Betting industry implements a multiple – but for how long?

More than 40 billion euros were bet on soccer games in Germany in 2017. Mind you: This sum refers only to licensed bookmakers.

More than half of the turnover is in the Bundesliga (23 billion), another 6.8 billion in the 2nd division. Compared to DFL sales, betting on professional games generates more than seven times the capital. It is mainly because of this discrepancy that skeptics have been warning about a possible increase in the risk of manipulation for years.

The question is, however, how long it will remain in this (economically) rosy situation. Because anyone who has followed the development of the industry knows that from 2021 the still unclear gambling law situation in Germany should be cleared up with a comprehensive State Treaty. According to the current status, this provides for significant restrictions in the sports betting area: Among other things, live betting is to be largely prohibited, the deposit limits per player are to be fixed at EUR 1,000 and the parallel use of betting accounts is to be prohibited.

If the contract actually comes into force according to this version, the German betting market could suffer considerable damage – and that would also be felt by the DFL. For example in the form of lower sponsorship proceeds or less interest, because the possibility of betting makes live sports more interesting for many people.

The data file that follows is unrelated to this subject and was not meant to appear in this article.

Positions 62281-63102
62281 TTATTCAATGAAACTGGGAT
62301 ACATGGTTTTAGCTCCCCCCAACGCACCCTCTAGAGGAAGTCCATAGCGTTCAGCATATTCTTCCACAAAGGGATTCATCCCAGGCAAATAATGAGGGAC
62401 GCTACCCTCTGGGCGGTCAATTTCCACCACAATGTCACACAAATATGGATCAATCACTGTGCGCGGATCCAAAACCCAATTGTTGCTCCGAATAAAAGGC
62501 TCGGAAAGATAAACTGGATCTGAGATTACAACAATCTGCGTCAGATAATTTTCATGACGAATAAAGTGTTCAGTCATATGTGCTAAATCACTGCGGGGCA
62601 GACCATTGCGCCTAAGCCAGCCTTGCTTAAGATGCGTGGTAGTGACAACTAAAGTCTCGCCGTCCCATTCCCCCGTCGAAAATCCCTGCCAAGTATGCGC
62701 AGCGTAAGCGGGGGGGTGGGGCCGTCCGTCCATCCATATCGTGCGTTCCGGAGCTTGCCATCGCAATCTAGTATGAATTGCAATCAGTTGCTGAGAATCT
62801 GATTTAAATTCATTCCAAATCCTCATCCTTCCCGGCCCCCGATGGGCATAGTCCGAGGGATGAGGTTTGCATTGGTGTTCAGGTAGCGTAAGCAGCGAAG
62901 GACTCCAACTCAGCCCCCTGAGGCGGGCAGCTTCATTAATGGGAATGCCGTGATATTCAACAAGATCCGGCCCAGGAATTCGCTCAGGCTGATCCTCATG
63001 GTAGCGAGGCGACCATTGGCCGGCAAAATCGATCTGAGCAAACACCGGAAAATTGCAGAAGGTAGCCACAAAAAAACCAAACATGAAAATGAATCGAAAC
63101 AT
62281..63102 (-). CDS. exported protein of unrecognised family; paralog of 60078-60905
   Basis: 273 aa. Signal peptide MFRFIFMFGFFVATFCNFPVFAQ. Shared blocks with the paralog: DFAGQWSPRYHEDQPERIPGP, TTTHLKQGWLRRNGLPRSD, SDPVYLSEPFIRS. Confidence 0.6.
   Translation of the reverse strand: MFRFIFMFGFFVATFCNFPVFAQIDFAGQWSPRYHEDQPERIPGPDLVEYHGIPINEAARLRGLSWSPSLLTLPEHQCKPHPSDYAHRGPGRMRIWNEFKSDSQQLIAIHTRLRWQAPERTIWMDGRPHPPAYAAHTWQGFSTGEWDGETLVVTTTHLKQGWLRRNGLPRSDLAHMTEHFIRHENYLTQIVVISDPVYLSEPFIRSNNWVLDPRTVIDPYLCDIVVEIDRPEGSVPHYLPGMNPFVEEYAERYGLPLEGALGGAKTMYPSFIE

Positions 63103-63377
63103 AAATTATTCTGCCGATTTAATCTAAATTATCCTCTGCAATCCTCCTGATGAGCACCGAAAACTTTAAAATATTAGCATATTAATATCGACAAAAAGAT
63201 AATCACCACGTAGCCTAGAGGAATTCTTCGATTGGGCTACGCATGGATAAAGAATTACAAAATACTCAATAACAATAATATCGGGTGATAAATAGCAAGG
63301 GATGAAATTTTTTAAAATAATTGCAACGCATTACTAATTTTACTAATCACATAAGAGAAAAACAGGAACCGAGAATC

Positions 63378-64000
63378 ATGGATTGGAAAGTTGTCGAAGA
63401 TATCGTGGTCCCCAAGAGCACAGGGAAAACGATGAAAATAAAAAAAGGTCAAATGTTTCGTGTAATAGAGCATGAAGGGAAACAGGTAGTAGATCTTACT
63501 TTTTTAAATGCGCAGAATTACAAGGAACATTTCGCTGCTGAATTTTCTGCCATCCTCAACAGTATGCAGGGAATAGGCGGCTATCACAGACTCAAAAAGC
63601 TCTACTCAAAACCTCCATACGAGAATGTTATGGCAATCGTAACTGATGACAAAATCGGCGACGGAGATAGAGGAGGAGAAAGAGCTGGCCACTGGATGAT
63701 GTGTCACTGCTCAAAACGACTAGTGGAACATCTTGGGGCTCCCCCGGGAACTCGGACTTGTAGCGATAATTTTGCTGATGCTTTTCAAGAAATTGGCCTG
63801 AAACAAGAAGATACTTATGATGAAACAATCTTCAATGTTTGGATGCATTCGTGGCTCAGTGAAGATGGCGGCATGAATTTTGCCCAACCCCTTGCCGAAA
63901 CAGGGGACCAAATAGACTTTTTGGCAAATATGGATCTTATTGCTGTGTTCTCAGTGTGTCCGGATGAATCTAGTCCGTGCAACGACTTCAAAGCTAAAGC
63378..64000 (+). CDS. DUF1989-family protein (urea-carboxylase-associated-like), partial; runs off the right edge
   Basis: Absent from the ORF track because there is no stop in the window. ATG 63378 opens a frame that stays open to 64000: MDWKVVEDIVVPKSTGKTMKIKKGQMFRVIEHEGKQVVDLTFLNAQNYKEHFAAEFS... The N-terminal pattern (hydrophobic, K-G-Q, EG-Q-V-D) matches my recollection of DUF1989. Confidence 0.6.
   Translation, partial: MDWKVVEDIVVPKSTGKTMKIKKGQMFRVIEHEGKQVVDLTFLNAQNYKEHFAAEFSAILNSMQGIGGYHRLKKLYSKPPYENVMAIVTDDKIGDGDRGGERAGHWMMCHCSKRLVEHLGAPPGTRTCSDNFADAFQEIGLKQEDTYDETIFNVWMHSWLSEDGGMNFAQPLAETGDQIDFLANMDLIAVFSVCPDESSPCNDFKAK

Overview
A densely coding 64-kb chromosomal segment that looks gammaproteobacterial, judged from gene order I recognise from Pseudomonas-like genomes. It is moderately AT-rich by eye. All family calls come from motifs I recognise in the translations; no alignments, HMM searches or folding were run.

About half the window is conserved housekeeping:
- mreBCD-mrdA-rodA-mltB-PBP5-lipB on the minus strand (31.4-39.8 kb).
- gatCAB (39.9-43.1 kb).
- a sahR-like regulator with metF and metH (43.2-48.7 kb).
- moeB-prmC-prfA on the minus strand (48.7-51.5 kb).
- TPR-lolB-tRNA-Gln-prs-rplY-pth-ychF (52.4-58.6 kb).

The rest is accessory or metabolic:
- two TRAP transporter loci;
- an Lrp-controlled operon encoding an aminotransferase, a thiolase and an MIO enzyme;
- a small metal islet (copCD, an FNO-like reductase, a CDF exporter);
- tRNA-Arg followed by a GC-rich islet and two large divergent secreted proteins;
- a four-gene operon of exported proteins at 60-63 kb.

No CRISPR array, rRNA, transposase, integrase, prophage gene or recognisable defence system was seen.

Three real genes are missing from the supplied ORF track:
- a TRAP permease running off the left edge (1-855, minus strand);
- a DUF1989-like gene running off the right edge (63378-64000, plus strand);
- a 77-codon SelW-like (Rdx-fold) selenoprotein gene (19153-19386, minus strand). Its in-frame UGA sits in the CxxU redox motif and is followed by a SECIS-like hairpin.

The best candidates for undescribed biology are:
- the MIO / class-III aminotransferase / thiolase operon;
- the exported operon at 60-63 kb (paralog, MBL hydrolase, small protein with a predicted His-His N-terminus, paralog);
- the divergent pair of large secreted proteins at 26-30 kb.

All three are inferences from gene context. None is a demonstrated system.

Future not foreseeable – for both DFL and betting industry

The bottom line is the strong record of the DFL remains a nice snapshot. However, it is not suitable for a reliable forecast of the future – although the top management claims the same. Because even if the trend has been rising steadily for 15 years now, German football faces uncertain times: The allocation of media rights, which has always been the financial driving force, is becoming increasingly complex – and unlike the Premier League or La Liga, it has Bundesliga still not open to large investors.

It is already evident that even the German industry leader from Munich is left behind when it comes to salaries and transfer fees for the absolute top stars. If three-digit million transfers are soon part of day-to-day business, this problem is likely to worsen – and if the Bundesliga can no longer hold its flagship, the attractiveness will decrease. And with her the sales.

The situation is similar in the betting industry: the situation is currently good, but given the uncertain legal situation from 2021, the fat years on German soil could soon be over. Sure, this may just be one of many scenarios at the moment – but it deserves attention, despite great balance sheets.

The most important figures on the DFL business report at a glance:

DFL generated sales of EUR 4.42 billion in the 2017/18 season
3.81 billion thereof from the Bundesliga
17 out of 18 first division clubs turned over 100 million euros
The equity of the Bundesliga clubs is at a record high of 1.6 billion euros
The revenue from national TV contracts has been EUR 1.16 billion per season since the 2017/18 season
The 18 first division clubs sold 18.7 million tickets
This results in an average of 43,879 spectators per game
The 36 professional clubs paid the German tax authorities a record sum of 1.28 billion euros in taxes and social security contributions